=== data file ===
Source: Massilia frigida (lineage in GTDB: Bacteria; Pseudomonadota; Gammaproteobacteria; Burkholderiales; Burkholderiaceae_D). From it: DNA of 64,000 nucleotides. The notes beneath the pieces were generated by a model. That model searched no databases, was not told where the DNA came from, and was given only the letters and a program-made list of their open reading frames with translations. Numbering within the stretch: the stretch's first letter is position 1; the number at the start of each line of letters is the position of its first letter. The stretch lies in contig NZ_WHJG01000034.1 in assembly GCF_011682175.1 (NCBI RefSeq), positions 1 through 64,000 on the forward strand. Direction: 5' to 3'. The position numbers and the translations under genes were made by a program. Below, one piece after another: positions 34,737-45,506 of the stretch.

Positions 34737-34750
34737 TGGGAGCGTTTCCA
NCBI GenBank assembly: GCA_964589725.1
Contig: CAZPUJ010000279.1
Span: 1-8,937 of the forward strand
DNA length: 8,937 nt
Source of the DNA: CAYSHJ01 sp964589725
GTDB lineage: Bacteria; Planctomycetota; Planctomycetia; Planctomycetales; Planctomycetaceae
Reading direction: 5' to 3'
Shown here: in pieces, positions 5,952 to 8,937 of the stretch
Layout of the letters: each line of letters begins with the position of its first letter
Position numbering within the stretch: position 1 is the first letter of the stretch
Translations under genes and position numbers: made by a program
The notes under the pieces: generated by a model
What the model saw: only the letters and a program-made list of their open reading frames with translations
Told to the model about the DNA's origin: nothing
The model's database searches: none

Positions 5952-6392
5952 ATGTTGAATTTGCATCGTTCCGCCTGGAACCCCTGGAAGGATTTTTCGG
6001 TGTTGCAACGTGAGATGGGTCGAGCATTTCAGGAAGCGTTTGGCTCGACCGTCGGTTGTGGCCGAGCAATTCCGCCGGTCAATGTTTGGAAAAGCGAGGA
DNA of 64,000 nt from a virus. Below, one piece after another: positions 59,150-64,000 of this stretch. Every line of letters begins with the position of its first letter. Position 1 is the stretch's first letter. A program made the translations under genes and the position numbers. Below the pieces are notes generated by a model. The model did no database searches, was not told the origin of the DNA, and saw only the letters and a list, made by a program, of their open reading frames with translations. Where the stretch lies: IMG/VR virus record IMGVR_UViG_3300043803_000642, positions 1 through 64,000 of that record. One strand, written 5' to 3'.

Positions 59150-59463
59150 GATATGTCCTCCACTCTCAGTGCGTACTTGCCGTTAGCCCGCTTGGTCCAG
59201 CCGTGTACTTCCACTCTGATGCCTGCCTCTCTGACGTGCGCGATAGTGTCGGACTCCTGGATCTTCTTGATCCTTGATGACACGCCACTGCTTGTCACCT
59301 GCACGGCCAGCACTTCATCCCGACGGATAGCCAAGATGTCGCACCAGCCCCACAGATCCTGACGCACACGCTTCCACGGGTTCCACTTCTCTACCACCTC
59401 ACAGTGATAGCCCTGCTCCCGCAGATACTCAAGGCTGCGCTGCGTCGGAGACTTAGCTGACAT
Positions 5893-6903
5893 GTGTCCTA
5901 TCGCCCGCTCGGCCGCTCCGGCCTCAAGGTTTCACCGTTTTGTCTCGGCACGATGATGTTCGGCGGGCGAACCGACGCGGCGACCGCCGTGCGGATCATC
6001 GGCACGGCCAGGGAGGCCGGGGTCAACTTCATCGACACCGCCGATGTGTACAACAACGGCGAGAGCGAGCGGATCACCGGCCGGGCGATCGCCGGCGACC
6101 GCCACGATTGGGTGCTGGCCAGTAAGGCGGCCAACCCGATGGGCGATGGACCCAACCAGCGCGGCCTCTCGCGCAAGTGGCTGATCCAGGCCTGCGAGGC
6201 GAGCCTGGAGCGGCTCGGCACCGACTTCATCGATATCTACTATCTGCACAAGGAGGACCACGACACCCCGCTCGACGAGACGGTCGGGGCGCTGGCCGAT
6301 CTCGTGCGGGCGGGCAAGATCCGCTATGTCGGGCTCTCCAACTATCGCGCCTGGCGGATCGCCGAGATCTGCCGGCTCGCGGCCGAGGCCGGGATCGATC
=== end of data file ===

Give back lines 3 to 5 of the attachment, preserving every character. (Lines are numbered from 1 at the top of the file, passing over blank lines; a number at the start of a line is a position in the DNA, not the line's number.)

34737 TGGGAGCGTTTCCA
NCBI GenBank assembly: GCA_964589725.1
Contig: CAZPUJ010000279.1